cadherin

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cadherin

[kad′hir·en]
(cell and molecular biology)
Any of a family of calcium-dependent cell adhesion glycoproteins that play a fundamental role in tissue differentiation and structure.
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Takeichi, "Cadherins in brain morphogenesis and wiring," Physiological Reviews, vol.
[Expression of liver-intestine cadherin in gastric cancer and its relationship with progonsis].
[15.] Andrews JL, Kim AC, Hens JR: The role and function of cadherins in the mammary gland.
E-cadherin, one of the classic cadherins, playing a major role in the establishment and maintenance of intercellular adhesion, cell polarity, and tissue architecture [25], has been implicated in carcinogenesis because it is frequently lost or downregulated in human epithelial cancers including prostate, breast, bladder, pancreas, stomach, and colon tumors [26-30].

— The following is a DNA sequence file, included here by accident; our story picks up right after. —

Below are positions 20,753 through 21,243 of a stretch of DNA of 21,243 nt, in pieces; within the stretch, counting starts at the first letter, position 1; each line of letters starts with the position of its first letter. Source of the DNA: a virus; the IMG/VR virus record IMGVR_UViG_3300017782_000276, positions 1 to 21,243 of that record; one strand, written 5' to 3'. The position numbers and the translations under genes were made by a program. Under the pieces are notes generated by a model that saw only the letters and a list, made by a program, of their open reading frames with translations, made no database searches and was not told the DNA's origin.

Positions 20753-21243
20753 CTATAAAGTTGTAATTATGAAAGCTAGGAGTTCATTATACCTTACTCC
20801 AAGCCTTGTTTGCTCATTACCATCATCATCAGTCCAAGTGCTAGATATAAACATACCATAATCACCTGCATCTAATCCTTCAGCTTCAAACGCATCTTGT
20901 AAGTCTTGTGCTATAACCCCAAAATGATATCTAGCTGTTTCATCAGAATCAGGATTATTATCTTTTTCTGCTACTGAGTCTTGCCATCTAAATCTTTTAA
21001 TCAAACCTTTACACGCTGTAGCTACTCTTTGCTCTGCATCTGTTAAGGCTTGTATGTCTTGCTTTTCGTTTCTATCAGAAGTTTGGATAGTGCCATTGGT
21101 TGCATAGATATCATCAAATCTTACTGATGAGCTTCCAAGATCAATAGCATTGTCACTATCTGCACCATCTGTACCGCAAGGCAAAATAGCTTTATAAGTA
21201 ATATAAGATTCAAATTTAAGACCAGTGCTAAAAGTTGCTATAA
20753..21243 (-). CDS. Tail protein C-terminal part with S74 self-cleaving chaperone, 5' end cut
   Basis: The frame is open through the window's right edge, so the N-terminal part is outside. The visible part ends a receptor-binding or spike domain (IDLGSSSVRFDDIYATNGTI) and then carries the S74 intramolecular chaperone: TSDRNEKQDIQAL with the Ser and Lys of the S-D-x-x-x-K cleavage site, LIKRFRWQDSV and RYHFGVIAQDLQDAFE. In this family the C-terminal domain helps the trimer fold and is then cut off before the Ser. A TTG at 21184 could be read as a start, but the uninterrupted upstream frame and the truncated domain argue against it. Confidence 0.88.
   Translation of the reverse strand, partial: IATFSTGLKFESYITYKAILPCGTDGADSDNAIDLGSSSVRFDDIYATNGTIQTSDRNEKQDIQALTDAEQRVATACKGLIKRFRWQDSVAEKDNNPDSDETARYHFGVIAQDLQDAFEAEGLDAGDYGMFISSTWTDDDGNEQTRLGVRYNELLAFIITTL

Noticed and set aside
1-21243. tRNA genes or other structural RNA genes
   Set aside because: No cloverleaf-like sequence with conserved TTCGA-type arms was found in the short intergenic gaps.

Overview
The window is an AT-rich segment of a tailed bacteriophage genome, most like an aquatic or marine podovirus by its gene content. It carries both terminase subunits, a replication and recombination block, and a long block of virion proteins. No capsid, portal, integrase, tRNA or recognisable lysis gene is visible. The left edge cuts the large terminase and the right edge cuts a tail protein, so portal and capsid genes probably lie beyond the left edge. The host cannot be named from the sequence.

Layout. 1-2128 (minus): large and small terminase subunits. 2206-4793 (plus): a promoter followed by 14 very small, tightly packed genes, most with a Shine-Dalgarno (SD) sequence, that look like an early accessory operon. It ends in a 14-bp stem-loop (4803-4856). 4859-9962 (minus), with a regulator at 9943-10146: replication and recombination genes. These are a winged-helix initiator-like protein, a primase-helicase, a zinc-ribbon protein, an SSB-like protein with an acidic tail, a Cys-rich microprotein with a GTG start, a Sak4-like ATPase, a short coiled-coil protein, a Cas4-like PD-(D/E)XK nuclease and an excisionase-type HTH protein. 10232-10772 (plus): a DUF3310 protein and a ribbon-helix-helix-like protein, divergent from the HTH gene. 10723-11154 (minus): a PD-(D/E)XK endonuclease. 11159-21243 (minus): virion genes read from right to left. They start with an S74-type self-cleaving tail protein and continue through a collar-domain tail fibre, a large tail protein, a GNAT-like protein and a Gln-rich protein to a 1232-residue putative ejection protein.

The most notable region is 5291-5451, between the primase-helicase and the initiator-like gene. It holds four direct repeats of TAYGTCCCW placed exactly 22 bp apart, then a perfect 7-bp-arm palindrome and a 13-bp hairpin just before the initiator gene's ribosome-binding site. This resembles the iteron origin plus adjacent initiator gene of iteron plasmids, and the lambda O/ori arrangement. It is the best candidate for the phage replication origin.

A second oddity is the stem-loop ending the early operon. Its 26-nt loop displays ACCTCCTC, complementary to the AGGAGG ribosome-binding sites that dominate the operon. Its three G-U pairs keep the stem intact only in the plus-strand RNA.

The establishment of apical-basal polarity depends on the cooperation of proteins such as Crb3 (Crumbs homolog 3), hDlg (human Discs large), Par3/Par6, and the cadherins, among others.
E-cadherin, one subtype of Cadherins family, is the adhesion molecule found in mammalian cells which is an important factor in cell-cell adhesion.
The classical cadherins consist of E (epithelial), N (neuronal) and P (placental) cadherin, which are the best studied representatives of this family.
Desmogleins are calcium-binding transmembrane glycoproteins, members of the desmosomal cadherins that provide adhesive integrity to desmosomes between adjoining keratinocytes; They consist of proteins Dsg1, Dsg2, Dsg3, and Dsg4.